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J Food Prot. 2001 Jun;64(6):770-6.

Survival and death of Salmonella typhimurium and Campylobacter jejuni in processing water and on chicken skin during poultry scalding and chilling.

Author information

1
Department of Biological and Agricultural Engineering, University of Arkansas, Fayetteville 72701, USA. yanbinli@uark.edu

Abstract

Salmonella Typhimurium and Campylobacter jejuni were inoculated in scalding water, in chilled water, and on chicken skins to examine the effects of scalding temperature (50, 55, and 60 degrees C) and the chlorine level in chilled water (0, 10, 30, and 50 ppm), associated with the ages of scalding water (0 and 10 h) and chilled water (0 and 8 h), on bacterial survival or death. After scalding at 50 and 60 degrees C, the reductions of C. jejuni were 1.5 and 6.2 log CFU/ml in water and <1 and >2 log CFU/cm2 on chicken skins; the reductions of Salmonella Typhimurium were <0.5 and >5.5 log CFU/ml in water and <0.5 and >2 log CFU/cm2 on skins, respectively. The age of scalding water did not significantly (P > 0.05) affect bacterial heat sensitivity. However, the increase in the age of chilled water significantly (P < 0.05) reduced the chlorine effect. In 0-h chilled water. C. jejuni and Salmonella Typhimurium were reduced by 3.3 and 0.7 log CFU/ml, respectively, after treatment with 10 ppm of chlorine and became nondetectable with 30 and 50 ppm of chlorine. In 8-h chilled water, the reduction of C. jejuni and Salmonella Typhimurium was <0.5 log CFU/ml with 10 ppm of chlorine and ranged from 4 to 5.5 log CFU/ml with 50 ppm of chlorine. Chlorination of chilled water did not effectively reduce the bacteria attached on chicken skins. The D-values of Salmonella Typhimurium and C. jejuni were calculated for the prediction of their survival or death in the poultry scalding and chilling.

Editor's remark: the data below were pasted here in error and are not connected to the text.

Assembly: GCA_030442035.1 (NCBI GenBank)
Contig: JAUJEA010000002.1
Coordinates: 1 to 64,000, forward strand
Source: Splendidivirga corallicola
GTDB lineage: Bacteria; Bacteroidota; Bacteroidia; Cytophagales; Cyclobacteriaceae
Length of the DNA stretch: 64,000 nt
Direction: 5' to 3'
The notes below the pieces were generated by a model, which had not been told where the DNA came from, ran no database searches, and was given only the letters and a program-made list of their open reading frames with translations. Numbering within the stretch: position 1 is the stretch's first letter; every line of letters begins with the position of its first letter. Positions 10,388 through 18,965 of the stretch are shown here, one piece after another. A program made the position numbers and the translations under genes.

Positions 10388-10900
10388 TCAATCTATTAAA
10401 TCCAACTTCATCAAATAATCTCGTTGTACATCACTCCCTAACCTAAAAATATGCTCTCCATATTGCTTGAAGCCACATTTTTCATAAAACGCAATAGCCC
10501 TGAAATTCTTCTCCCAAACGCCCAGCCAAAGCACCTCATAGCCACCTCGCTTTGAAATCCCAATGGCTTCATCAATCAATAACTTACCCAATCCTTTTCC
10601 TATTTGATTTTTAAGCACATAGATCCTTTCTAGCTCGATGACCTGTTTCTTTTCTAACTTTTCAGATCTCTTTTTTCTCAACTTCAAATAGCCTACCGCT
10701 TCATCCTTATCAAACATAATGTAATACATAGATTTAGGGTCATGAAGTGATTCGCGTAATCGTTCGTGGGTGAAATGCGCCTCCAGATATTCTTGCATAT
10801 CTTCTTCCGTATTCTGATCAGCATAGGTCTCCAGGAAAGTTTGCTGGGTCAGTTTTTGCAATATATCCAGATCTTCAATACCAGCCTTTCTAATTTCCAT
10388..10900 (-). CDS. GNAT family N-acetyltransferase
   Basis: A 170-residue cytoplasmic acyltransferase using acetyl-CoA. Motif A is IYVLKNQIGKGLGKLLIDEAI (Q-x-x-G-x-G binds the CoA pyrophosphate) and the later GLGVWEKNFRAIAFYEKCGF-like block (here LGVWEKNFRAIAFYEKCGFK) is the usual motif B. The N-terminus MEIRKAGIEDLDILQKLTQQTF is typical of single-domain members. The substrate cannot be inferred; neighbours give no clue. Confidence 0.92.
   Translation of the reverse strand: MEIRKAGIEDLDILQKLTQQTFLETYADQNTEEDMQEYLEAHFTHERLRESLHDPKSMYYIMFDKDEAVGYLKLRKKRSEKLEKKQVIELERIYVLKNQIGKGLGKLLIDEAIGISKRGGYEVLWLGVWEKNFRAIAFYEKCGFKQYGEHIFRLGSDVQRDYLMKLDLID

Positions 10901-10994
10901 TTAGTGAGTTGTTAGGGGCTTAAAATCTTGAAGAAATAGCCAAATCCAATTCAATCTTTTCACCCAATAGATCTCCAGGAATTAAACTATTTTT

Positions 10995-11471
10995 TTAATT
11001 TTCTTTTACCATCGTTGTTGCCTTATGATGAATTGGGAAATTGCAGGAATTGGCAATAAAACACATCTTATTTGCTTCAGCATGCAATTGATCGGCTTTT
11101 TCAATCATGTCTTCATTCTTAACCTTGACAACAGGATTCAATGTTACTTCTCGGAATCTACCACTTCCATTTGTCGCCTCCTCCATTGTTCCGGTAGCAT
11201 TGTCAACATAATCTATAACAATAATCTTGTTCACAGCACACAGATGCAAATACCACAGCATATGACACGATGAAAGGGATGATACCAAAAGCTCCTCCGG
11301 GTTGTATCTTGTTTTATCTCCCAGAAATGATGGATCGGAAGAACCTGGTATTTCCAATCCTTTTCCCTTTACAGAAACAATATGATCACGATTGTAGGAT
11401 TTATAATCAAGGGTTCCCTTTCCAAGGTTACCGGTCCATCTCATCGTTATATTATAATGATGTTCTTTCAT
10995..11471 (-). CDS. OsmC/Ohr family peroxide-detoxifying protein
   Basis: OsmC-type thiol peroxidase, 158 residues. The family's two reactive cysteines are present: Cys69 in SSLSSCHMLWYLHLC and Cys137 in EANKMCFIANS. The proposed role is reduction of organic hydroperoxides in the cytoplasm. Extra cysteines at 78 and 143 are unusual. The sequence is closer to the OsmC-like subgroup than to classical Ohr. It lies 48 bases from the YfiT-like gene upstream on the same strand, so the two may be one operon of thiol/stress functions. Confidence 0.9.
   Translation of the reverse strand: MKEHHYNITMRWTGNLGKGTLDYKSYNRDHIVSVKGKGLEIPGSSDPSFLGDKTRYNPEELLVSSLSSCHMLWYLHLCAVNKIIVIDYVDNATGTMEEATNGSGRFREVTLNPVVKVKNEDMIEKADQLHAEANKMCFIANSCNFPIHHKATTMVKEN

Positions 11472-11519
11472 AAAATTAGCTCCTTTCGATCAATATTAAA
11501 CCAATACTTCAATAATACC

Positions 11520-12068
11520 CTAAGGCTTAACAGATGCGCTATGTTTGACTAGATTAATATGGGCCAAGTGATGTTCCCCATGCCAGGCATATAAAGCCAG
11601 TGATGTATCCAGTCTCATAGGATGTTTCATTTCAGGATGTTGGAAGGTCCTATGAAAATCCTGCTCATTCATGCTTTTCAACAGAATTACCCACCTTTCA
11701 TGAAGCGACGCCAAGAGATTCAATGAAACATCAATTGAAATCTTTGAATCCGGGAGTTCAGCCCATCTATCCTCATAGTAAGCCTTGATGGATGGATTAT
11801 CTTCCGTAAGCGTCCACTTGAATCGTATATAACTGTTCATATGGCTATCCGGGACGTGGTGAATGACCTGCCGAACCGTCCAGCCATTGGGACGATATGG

PMID:
11403124
[Indexed for MEDLINE]

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